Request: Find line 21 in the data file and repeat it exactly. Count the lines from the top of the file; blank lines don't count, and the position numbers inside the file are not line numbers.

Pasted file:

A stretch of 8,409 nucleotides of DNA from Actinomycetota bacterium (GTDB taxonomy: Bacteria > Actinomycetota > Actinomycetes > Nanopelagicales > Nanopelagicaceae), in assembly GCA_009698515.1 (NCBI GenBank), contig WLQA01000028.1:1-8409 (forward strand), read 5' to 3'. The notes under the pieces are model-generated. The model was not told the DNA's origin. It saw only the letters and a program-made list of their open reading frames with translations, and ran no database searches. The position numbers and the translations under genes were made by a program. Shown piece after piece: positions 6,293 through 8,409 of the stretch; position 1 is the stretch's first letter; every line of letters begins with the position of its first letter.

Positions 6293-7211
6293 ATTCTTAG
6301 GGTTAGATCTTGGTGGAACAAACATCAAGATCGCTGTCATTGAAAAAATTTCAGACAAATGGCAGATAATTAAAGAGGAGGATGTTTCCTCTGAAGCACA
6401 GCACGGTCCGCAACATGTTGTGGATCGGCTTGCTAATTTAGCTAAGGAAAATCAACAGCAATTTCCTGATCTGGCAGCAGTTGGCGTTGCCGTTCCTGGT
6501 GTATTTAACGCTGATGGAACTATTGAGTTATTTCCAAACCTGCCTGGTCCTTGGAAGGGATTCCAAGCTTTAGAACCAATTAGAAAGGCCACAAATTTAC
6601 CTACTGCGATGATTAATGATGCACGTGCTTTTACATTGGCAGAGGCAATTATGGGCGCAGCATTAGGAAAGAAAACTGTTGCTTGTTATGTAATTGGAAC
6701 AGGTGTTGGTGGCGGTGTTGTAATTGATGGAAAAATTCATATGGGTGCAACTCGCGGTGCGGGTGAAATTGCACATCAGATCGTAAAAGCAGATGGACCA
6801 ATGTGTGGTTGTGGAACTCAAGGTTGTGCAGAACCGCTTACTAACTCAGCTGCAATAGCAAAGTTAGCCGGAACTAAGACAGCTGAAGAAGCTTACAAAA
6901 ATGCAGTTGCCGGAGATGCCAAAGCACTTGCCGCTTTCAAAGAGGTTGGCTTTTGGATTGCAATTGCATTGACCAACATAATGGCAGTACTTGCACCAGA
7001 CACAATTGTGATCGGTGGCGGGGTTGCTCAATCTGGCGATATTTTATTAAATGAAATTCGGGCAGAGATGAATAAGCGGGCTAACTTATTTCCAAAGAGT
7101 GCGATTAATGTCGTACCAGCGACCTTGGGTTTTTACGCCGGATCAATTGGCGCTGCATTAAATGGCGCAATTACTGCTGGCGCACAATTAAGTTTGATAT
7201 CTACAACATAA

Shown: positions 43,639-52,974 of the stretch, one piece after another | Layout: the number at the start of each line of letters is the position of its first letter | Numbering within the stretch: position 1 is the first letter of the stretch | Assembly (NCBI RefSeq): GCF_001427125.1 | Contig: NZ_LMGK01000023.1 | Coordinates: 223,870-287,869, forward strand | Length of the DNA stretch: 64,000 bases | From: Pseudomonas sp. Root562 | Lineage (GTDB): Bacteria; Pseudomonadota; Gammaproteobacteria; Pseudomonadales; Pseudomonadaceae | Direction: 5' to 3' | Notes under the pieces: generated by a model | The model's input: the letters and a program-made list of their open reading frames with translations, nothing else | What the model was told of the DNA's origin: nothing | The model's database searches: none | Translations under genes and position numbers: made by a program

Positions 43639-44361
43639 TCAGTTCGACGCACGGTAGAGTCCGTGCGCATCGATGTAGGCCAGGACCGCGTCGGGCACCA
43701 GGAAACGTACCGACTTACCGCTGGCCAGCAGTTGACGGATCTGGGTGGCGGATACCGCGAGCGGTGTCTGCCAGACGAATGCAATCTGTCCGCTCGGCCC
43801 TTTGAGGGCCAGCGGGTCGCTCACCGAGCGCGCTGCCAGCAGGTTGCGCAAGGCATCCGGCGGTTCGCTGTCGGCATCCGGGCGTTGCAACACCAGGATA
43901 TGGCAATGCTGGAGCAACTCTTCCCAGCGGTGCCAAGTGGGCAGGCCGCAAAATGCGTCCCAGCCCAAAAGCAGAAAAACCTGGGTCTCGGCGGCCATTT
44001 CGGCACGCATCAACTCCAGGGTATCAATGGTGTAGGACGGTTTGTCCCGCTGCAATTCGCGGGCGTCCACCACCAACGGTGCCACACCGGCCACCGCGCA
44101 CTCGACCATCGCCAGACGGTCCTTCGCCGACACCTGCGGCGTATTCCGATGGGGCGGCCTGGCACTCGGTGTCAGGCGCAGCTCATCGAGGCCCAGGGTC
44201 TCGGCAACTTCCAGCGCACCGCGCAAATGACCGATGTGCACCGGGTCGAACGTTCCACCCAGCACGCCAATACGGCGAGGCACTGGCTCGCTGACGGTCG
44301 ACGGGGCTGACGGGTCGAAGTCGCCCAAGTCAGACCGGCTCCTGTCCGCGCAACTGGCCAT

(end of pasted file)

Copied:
44101 CTCGACCATCGCCAGACGGTCCTTCGCCGACACCTGCGGCGTATTCCGATGGGGCGGCCTGGCACTCGGTGTCAGGCGCAGCTCATCGAGGCCCAGGGTC